Indeed. Same with PBNs. Most buyers aren't going to care. Earnings are what matters because it shows Google likes the site. That's the hardest part about SEO.
 

bernard

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Indeed. Same with PBNs. Most buyers aren't going to care. Earnings are what matters because it shows Google likes the site. That's the hardest part about SEO.
I personally wouldn't buy a site with crap content and PBN links though, because I would consider it too volatile and risky.
 

bernard

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A major challenge of scaling is losing overview of which pages perform as they should, particularly if you have more than one site.

So how do we keep track on which pages are performing and which have something wrong with them, maybe a broken link, outdated content etc?

The first thing I've done is to set up a Google Sheets script, that gets earnings from affiliate networks, sorts pr. page and pr. time period: 30 days, 90 days, 365 days. I then calculate the average 30 day earnings for each page for each time period. If one page is underperforming sub 30% for a 90 day average, I color the cell RED. If it underperforms more than 20% I color it YELLOW. If it overperforms or stays above sub 20%, I color it GREEN. I do this with conditional formatting. I sort by color, so that red is on top of my sheet list. All this is done automatically and runs everyday.

This allows me to quickly see which pages have been underperforming for a time period. I chose 90 days to get rid of variance, but I suppose 60 days, might be a better measurement. The goal is to find that middle position, between obsessing over stats and just letting things ride. I sacrifice some earnings on some pages, for scaleability, but I still get alerted of serious declines.

Next up, I'm going to set up Google Analytic alerts for pages that drop more than an percentage in visitors and those pages that drop in goal completions (such as broken scripts etc influencing stuff).
 
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This allows me to quickly see which pages have been underperforming for a time period. I chose 90 days to get rid of variance, but I suppose 60 days, might be a better measurement. The goal is to find that middle position, between obsessing over stats and just letting things ride. I sacrifice some earnings on some pages, for scaleability, but I still get alerted of serious declines.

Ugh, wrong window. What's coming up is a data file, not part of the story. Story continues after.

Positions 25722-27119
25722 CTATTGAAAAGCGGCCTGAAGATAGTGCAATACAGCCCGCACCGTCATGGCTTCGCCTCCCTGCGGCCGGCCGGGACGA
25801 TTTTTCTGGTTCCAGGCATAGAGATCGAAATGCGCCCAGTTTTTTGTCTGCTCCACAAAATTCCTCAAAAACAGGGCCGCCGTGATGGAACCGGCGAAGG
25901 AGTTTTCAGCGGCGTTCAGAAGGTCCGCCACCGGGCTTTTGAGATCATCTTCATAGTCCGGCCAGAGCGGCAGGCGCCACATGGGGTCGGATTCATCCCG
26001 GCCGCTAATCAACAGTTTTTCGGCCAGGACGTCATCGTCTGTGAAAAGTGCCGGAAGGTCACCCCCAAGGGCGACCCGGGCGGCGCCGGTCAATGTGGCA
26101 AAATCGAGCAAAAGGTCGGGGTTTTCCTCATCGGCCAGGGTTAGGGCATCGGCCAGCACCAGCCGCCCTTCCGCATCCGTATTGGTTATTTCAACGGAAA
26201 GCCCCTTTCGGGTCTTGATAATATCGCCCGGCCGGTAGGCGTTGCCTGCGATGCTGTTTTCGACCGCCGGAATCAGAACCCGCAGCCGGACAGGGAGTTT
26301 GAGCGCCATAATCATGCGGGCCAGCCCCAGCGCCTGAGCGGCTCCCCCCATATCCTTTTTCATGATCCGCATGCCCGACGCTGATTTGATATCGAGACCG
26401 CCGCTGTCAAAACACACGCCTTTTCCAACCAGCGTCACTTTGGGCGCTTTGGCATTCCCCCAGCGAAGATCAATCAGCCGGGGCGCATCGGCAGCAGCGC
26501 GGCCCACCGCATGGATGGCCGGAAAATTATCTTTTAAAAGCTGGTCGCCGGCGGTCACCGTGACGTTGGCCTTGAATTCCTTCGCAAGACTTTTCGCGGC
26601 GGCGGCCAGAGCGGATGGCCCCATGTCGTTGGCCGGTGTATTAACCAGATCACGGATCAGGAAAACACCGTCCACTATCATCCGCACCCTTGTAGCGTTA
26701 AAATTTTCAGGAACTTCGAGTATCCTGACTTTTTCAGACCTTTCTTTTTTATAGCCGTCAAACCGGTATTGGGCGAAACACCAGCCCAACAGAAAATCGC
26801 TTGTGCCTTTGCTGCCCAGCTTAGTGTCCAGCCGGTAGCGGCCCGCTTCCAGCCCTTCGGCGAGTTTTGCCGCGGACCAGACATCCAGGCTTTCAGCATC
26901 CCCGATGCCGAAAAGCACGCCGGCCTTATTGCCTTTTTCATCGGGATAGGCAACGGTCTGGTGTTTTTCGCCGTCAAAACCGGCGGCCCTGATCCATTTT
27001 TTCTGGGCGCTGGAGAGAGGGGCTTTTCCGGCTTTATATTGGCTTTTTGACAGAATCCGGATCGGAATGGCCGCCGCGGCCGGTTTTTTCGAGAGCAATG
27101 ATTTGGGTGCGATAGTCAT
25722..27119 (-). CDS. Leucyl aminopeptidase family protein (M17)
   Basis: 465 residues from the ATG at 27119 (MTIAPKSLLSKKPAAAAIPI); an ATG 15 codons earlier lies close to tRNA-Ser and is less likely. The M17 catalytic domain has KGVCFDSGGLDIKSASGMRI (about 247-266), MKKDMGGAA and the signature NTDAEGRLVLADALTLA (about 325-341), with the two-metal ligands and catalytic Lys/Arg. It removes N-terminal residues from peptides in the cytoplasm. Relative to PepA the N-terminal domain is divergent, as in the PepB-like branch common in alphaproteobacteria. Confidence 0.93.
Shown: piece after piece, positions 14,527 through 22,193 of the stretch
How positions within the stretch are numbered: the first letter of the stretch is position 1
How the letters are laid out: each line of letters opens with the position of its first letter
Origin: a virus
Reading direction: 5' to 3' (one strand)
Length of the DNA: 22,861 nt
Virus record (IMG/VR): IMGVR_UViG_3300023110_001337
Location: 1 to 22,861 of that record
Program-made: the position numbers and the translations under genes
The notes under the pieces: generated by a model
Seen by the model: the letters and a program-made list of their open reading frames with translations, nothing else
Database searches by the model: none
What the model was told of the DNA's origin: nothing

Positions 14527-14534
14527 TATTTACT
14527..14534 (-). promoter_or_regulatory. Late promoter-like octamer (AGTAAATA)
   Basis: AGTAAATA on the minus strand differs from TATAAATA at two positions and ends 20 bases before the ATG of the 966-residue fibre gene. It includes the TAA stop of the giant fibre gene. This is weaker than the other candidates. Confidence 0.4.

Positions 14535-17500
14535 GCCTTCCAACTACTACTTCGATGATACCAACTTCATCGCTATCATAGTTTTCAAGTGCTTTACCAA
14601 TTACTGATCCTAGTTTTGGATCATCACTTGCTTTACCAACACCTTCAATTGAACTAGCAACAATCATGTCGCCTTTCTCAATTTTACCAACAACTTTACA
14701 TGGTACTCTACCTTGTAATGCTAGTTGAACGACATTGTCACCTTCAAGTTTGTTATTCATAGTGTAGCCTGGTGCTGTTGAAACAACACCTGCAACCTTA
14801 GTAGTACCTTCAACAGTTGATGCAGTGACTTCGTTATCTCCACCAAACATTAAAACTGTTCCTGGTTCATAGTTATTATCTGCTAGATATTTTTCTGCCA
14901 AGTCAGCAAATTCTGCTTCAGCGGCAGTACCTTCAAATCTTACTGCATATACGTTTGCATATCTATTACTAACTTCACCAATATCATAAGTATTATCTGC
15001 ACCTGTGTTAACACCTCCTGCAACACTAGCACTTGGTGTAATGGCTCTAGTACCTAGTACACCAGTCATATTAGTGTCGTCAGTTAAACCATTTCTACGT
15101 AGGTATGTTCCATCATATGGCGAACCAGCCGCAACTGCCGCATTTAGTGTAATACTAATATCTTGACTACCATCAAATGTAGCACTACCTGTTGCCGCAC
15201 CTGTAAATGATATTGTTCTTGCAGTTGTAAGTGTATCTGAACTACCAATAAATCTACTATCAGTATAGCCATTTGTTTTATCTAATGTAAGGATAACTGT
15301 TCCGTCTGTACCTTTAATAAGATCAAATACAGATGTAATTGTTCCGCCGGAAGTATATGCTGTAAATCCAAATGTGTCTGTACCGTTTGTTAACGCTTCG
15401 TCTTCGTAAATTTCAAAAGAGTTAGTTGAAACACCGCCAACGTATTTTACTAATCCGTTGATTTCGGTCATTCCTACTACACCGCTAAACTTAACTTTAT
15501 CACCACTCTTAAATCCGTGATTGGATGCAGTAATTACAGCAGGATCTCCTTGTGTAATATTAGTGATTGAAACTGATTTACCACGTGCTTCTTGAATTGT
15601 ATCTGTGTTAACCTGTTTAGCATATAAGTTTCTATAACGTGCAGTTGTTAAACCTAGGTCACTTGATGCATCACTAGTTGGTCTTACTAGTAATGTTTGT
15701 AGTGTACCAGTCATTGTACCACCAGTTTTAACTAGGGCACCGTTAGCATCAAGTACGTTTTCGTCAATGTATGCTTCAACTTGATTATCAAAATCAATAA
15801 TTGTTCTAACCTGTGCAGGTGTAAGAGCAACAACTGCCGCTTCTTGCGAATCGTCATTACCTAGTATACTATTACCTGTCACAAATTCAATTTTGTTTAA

Your idea's good, but several variables might mess with your numbers big time:
  1. Seasonality (e.g. products that are HOT in summer, but dead in winter)
  2. New & low traffic pages will skew numbers (no performance, high % because of 10 visits with 1 sale while that's not reliable statistically, etc.)
  3. Cookie period etc.
For seasonality it might be worthwhile to plot performance per month of year, while you might (partly) solve for variable #2 by grouping content based on age i.e. what is the avg. performance of 30 day old content, 90 day old, etc. You'll probably have to play around with the buckets (groups) so things don't get too granular.

I'm also trying to tackle this issue ATM, thinking through what kind of data I really need, what's just useless data p*rn, etc.
 

bernard

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Your idea's good, but several variables might mess with your numbers big time:
  1. Seasonality (e.g. products that are HOT in summer, but dead in winter)
  2. New & low traffic pages will skew numbers (no performance, high % because of 10 visits with 1 sale while that's not reliable statistically, etc.)
  3. Cookie period etc.
For seasonality it might be worthwhile to plot performance per month of year, while you might (partly) solve for variable #2 by grouping content based on age i.e. what is the avg. performance of 30 day old content, 90 day old, etc. You'll probably have to play around with the buckets (groups) so things don't get too granular.

I'm also trying to tackle this issue ATM, thinking through what kind of data I really need, what's just useless data p*rn, etc.
Good points, particularly about seasonality.

It's obviously possible to do a much more comprehensive overview, but not in Google Sheets. It would require a proper database with historic data.

My goal here isn't to get precise data, but merely to make me aware if something is awry and needs to be fixed.

That's what I'm aiming for. I don't want to have one of those sites I see around the web with tons of broken affiliate links or content that's outdated. Stuff that could be easily fixed for improved conversions.